Letters from the Civil War: Henry Lawson Bert (January 13 & April 10, 1865)

Flags of the 47th Indiana Volunteer Infantry

Indiana University Department of History.

Henry Lawson Bert was born at Jimstown, Ohio, on August 15, 1845, the son of Peter Bert and of Mary Frazier Bert. Henry was little more than sixteen years of age when he left his home at Tipton to enlist for the Civil War. He was not at once accepted—he was small for his age—but followed the Forty-Seventh Regiment of Indiana Volunteers from Indianapolis to Louisville, before he was finally enrolled as a drummer in Captain William M. Henley’s Company I on December 21, 1861. He is described as four feet, ten inches in height, of dark complexion, with black eyes, whose occupation at the time of enrollment was that of a printer.

After the Civil War, Bert, became a merchant tailor, first in Indianapolis, and later in Edinburgh, Marion and Huntington. He died at Marion, Indiana, on December 8, 1910.

Below are the letters written by Bert.


Western Branches
of the
U.S. Christian Commission

The U. S. Christian Commission
Sends this as the soldier’s messenger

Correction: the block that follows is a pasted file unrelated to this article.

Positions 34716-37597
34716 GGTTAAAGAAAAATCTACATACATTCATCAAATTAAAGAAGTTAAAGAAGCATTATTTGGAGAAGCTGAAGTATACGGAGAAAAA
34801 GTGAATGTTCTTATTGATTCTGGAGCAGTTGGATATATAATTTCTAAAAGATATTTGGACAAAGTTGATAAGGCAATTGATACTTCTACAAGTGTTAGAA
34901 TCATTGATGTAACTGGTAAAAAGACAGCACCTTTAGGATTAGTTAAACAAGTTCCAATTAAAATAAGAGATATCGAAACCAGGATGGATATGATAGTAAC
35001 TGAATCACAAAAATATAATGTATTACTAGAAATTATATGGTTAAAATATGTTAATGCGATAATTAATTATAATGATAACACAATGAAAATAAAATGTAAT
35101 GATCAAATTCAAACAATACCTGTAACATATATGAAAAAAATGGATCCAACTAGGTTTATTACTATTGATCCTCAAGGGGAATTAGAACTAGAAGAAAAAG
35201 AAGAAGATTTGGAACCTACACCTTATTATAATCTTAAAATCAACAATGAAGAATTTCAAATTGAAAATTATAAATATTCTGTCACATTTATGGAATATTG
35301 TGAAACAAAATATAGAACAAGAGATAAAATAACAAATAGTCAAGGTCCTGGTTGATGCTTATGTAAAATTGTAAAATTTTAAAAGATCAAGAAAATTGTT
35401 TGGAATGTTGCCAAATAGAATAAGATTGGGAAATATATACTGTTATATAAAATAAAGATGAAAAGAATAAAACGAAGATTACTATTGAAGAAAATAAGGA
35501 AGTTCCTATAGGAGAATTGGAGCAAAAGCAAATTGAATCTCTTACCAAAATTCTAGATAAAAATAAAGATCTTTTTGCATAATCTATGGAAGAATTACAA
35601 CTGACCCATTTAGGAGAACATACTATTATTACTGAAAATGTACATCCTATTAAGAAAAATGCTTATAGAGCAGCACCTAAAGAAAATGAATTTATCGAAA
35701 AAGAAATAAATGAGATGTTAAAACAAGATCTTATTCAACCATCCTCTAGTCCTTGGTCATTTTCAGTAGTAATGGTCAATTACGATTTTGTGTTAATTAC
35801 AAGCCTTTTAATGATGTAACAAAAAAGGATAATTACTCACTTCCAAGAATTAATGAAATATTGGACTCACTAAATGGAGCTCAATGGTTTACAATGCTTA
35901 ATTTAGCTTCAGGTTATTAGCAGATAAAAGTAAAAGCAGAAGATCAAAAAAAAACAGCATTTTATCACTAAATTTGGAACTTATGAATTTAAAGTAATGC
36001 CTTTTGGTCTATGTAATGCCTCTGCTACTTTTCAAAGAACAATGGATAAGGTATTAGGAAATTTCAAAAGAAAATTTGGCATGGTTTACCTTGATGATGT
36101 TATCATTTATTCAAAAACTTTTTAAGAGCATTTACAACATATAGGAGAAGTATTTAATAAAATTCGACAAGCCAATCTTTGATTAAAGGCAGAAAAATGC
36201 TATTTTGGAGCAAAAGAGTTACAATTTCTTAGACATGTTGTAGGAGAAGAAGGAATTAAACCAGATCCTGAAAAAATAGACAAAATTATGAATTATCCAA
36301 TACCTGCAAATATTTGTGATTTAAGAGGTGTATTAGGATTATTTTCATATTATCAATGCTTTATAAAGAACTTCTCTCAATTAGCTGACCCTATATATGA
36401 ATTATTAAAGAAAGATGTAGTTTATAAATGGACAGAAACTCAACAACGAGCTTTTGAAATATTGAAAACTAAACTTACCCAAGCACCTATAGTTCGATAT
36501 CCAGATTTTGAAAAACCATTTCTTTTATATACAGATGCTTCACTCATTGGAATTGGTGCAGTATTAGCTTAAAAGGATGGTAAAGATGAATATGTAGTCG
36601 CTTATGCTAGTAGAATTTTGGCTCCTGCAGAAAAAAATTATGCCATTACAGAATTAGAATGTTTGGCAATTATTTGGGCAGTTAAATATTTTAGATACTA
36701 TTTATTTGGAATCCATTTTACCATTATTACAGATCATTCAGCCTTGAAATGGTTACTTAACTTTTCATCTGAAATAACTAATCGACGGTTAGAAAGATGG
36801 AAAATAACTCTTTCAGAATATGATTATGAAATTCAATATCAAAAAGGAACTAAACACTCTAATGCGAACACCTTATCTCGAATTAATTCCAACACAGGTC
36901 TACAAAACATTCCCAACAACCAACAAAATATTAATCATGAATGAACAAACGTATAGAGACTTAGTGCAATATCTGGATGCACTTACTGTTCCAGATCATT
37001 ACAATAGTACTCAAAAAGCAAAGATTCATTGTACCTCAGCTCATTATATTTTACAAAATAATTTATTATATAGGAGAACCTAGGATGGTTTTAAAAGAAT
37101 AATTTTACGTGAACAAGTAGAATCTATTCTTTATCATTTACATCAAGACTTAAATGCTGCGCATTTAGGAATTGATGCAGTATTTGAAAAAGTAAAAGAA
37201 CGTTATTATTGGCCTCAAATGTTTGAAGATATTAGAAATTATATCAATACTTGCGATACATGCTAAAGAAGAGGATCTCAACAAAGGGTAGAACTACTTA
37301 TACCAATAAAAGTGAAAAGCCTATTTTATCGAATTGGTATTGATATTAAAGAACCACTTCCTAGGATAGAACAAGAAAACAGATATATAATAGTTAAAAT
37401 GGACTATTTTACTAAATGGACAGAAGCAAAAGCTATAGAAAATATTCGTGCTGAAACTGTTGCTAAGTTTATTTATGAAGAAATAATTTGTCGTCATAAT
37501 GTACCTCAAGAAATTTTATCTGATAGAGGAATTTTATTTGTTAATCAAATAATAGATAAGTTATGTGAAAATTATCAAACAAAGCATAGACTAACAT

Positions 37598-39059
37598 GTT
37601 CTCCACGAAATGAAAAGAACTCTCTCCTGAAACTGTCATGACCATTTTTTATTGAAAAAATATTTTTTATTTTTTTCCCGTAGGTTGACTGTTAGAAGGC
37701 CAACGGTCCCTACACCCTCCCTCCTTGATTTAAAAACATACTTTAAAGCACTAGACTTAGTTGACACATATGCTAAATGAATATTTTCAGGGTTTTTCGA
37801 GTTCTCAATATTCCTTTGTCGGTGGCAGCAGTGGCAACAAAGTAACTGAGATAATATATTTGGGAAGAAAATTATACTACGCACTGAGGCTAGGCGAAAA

his to home. Let it hasten to
those who wait for tidings.16

Chicago: J. V. Farwell, Chairman;
B. F. Jacobs, Secretary Peoria.
A. G. Tyng, Chairman; Wm.
Reynolds, Secretary St. Louis;
Isaac S. Smyth, Cr.; J. H. Parsons,
Cor. Sec’y
U.S. Christian Commission Rooms,
New Orleans,
Jan. 13th, 1865

Dear Sister Annie:

Now I will tell you something about our camp. We are in a low place about four feet below the level of the river but there is a large leve [levee] that keeps the river in its place but the river is not always this high. It is about as high as it ever gets and when it is at its lowest stage it is about forty feet lower than it is now and it is always very muddy water and that is all the kind of water we have to drink but it is the purest water we have had to drink in this country. Our camp is perfectly dry now for it has been clear for three or four days but we have a very muddy place when it rains for it gets very muddy when it rains rite away and it is about ankle deep all over the camp. You spoke about going to school and learning so fast but I tell you when I get my money I intend to go to the city and get me some school books if I can and try to learn something too for there are a great many men in the camp that can give me lessons in all kind of school books and if I dont learn anything I will try and keep from forgetting everything I did know.